Welcome to what is going to be a solemn edition of Baby Penguins Banter for today, September 27, 2010.
In this week’s column, I will look back at the life of Darcy Robinson, a former defenseman with the Wilkes-Barre/Scranton Penguins. He spent four seasons in the Penguins organization, playing with both the Baby Penguins and the Wheeling Nailers of the ECHL.
Robinson played 158 games with the Baby Penguins and had 21 points. He played for the Nailers in 16 games over parts of three seasons and had six points.
He left the United States after the 2004-2005 season to join Asiago HC of Serie A in Italy. When he left, no one had any idea that the 2004-2005 campaign was the last one he would play in North America.
In 2005-2006 and 2006-2007, Robinson played 66 games with Asiago, posting 17 points.
But on the first night of the 2007-2008 season, tragedy struck.
During Asiago’s opening game, Robinson had just completed a play and looked to be in good spirits when he suddenly collapsed on the ice. He was taken to a nearby hospital, but died shortly thereafter.
The news came while the game was still going on, and Asiago’s match was cut short. All other games in the Italian league that were to be held during the upcoming weekend were canceled.
No one had an explanation for what happened. He had passed a physical required for all players, and those who worked with him on his past teams said there were no signs of medical problems. Darcy’s mother even said in an article that Darcy treated his body like gold—so much so—that he rarely drank alcohol.
I still remember the night I heard of Darcy’s passing. Three years today doesn’t seem like a long time, but just to put things in perspective, Bleacher Report wasn’t even around yet.
At any rate, I was a senior in college. I returned home from a night at my job in a campus food place and, as was my normal routine, logged onto my Myspace (an account I don't even have anymore).
I read my bulletins and saw one from my sister called “R.I.P. Robinson.” My heart jumped, and I remember thinking that I hoped this bulletin wasn’t what I thought it was.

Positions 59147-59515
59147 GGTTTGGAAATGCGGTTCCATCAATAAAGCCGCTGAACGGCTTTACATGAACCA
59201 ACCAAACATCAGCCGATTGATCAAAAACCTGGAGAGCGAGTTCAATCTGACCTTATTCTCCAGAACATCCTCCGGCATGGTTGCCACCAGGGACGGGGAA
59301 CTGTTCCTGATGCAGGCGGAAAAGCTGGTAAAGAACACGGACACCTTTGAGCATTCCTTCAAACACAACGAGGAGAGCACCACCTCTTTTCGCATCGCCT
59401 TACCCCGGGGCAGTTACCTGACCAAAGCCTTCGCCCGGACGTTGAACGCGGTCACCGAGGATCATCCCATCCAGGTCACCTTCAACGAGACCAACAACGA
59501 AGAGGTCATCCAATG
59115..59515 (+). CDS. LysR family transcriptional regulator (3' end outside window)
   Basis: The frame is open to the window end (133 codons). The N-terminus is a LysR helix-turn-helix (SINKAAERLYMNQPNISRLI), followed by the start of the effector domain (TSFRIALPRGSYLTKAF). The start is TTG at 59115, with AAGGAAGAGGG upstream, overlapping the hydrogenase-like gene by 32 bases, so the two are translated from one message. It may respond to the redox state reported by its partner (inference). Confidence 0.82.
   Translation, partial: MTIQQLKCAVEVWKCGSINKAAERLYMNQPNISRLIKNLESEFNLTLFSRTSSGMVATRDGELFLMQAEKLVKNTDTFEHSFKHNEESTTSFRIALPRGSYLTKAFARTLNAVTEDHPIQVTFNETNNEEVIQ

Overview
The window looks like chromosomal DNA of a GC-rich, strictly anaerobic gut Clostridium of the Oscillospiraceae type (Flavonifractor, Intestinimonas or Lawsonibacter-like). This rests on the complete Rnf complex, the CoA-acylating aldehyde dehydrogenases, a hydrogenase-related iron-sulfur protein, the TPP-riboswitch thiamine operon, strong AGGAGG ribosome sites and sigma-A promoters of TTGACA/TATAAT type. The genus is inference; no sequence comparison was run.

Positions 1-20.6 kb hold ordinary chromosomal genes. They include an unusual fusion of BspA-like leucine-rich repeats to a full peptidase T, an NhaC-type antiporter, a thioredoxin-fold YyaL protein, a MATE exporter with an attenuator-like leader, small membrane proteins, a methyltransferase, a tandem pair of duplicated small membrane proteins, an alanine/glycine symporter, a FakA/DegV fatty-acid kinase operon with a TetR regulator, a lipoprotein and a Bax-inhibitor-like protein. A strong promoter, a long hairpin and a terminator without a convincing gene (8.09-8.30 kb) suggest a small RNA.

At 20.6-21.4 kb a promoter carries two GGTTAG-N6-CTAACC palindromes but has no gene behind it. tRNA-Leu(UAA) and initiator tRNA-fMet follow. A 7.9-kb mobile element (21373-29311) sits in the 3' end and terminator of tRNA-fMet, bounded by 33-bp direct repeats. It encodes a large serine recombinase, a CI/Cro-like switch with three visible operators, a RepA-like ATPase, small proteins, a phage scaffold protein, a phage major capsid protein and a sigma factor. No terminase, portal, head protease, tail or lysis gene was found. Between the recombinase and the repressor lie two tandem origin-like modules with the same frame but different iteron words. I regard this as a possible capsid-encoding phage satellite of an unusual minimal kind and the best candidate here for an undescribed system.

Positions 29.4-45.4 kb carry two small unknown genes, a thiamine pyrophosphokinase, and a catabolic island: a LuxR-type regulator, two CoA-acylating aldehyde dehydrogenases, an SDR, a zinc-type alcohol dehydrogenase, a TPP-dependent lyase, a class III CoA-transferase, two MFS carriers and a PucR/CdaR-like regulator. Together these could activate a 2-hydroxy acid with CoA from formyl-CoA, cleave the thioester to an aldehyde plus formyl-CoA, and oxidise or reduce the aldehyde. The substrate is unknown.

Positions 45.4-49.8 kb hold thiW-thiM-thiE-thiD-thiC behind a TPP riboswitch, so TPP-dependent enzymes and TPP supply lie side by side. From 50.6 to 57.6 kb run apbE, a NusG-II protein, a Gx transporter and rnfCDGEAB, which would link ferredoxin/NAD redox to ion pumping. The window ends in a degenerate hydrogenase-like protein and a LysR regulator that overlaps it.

Unfortunately, my sister posted the link reporting Darcy’s passing that was posted on the Wilkes-Barre/Scranton Penguins website.
Three years later, it is hard to wrap my head around what happened to Darcy. Even after I read that he had a virus in his heart that led to his death, it still seemed so shocking.
However, it has been nice to look back at his life.
Darcy was not a star player for the Penguins, but it never seemed to bother him. When the Penguins filmed a documentary called “Chasing the Dream” in 2002-2003, he was always in good spirits, even though he was often a healthy scratch.
During “Chasing the Dream”, Darcy carried around a video camera nicknamed the “Robo Cam.” He did mock interviews with teammates and showed them getting ready for games. He also turned the camera on himself and did some narration—all while just having a plain old good time.
In another segment, Darcy went to a local gas station to sign autographs for fans. He encouraged some shy fans to stop hiding around the corner and come meet him. He even went outside to pump gas and wash windows while saying “This is great!”
Sure, it’s part of the sometimes gimmicky world that comes with playing minor league hockey, but Darcy didn’t seem to mind.
His death touched me more than I ever predicted it could, even though he wasn’t a Penguin anymore.
Prior to his passing, I had heard other unfortunate incidents of other athletes dying at a young age. I always thought it was sad and had sympathies for the families and friends of the players, but I never thought I would see the day when it hit the Penguins organization.
However, the cloud does have a silver lining.
Darcy’s legacy is alive and well in Wilkes-Barre/Scranton.
In the 2007-2008 season, the Penguins held a special weekend of remembrances for Darcy.
The first night, fans gave an optional donation of five dollars to dyslexia research (Darcy dealt with dyslexia during his life) to sign a banner bearing Darcy’s nickname “Robo”. The team also raffled off the first of two of Darcy’s Asiago jerseys and handed out a lineup card and program bearing his photo.
His parents were also on hand for the weekend, and before the Friday night game, they came on to the ice to drop the ceremonial first puck and received a standing ovation from the fans in attendance.
The next night, the team showed a special tribute video to look back at Darcy’s time as a Penguin. Following the ceremony, a generous fan gave Darcy’s family a game worn Penguins jersey, and the banner bearing the signatures of Penguins fans was raised to the rafters.
The Penguins’ All-Star Reading Program, which is conducted in area elementary schools each year, was re-named Robo’s Readers. The program encourages children to get involved in reading, and the class who reads the most books gets a pizza party where Penguins players and the team mascot, Tux, are in attendance.
It is unfortunate that Darcy did not get to play hockey longer and that his life ended so suddenly.
But (and I don’t want to sound cliché here, but it’s the truth), it is good that Penguins fans have so many special memories of him and that he will never be forgotten. He had great hockey talent and he was just as great of a person.
R.I.P., Darcy Robinson.